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Can You Get Travel Insurance After You Have Had a Stroke?

A stroke is quite a serious medical condition, but also one that it is possible to fully recover from, so it should in no way affect your ability to travel locally or internationally. But as with any high-risk medical condition, you should always get your doctor to assess your fitness to travel and disclose this aspect of your medical history to any insurers you are considering for travel cover.

Will I still be able to get travel insurance?

The way in which insurers define pre-existing medical conditions means having had a stroke - and received treatment for it in the recent past – is seen as having a pre-existing condition. However, since it is a high-risk condition, it is not automatically covered by any travel insurance products. Instead you are expected to disclose it to the insurer, who might ask for additional information, and expect you to undergo a basic medical assessment. Based on this, the insurer will either offer you:

  • travel benefits that include cover for any events related to your medical condition, but require the payment of a slightly higher premium, or

  • their standard travel benefits with no additional costs involved, but with no benefits for any claims arising directly or indirectly from your pre-existing medical condition.

It is important for you to disclose any pre-existing medical conditions, including having had a cerebrovascular accident, even if you know they won’t include cover for it. Failing to do so could result in the insurer declining any claims submitted even if they aren’t the result of your medical condition. Long-term treatment following a stroke may include having to take blood thinning medication, which usually come with a risk of serious side-effects. Your insurer might limit or restrict some benefits if you are taking any blood thinning medication, but other benefits won’t be affected. Be prepared to compare travel insurance products offered by different insurers so you can easily find the most suitable cover.

Is travel insurance still worth it if it doesn’t include cover for my stroke?

Absolutely. Travel insurance includes benefits that cover many other events, such as:

  • Your luggage and personal belongings being lost, delayed, damaged, or stolen.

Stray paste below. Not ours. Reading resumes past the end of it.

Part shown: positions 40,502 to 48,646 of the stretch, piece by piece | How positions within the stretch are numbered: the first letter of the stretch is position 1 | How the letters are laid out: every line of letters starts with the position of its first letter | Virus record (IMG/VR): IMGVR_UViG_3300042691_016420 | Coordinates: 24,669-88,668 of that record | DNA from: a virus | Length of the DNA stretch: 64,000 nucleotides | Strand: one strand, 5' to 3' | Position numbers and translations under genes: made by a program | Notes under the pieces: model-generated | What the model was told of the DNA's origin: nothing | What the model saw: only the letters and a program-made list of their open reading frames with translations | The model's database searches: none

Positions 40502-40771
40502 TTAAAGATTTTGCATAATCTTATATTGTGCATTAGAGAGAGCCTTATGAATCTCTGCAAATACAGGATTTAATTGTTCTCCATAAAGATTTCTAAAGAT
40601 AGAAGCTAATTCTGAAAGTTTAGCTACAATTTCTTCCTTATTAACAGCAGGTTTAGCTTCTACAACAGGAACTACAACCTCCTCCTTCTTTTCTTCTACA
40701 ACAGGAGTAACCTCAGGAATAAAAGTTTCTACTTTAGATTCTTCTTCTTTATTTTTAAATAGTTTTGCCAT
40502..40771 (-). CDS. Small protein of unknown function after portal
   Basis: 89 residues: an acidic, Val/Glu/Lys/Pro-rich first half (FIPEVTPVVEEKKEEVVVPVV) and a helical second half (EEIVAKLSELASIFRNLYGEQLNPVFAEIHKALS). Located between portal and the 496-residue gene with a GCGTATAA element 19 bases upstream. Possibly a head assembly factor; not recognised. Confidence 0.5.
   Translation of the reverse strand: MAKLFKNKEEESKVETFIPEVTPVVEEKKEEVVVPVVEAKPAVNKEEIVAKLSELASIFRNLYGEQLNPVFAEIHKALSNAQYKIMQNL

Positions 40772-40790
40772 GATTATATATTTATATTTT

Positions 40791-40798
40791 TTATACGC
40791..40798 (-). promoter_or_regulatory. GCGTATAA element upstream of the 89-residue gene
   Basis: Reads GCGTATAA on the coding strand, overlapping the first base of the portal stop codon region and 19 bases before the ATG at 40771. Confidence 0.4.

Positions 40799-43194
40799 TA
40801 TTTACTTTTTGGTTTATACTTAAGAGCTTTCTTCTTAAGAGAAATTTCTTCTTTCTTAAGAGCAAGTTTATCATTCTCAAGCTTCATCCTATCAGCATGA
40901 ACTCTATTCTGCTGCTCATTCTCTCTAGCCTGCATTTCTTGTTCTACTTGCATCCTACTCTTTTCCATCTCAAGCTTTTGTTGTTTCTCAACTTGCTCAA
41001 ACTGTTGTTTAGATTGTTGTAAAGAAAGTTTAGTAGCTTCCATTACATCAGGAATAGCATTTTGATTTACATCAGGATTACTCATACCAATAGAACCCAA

• Partial or full reimbursement of prepaid travel expenses if you need to cancel or delay any part of your trip, as long as this isn’t the result of your stroke.

  • Medical treatment and/or hospitalisation on international trips for any medical reasons not related to your stroke. Travel insurance for domestic trips doesn’t include any medical benefits since these would be covered by Medicare or your private health insurance.

Nobody expects anything to go wrong when travelling, but you also cannot predict what might happen. And while travel insurance won’t prevent any mishaps, it will protect you against unnecessary expenses.

What if I’ve had a Transient Ischaemic Attack (TIA)?

A TIA – sometimes referred to as a mini-stroke – is not as severe as a stroke, and has a much shorter recovery time, but it is still seen as a high-risk condition. You would still need to declare it to the insurer and could still be required to pay a higher premium or have access to reduced benefits. And if you have a cerebrovascular attack or TIA after you have already bought your travel insurance – but before you have started your trip – you should still disclose it to your insurer as soon as you are able to.

Tips for travelling after having had a stroke

  1. Get Your Doctor’s Approval

Depending on the severity, it is possible to travel – including flying – 10 days after suffering a TIA, and 21 days after having a stroke. However, this should still be conditional to your doctor declaring you fit to travel. Discuss your travel plans in as much detail as possible so that your doctor is able to assess your fitness in relation to where you are travelling to, and any activities you hope to participate in. They should also advise you of precautions you need to take, and any activities you should avoid.

  1. Take Steps to Avoid Deep Vein Thrombosis (DVT)

Anyone is at risk of developing DVT when travelling, especially on very long flights, but your risk could be higher if you have had a stroke recently. Compression socks can offer some protection against this, but only if combined with simple exercises you can do while flying. Your doctor should be consulted for the most reliable advice on avoiding DVT.

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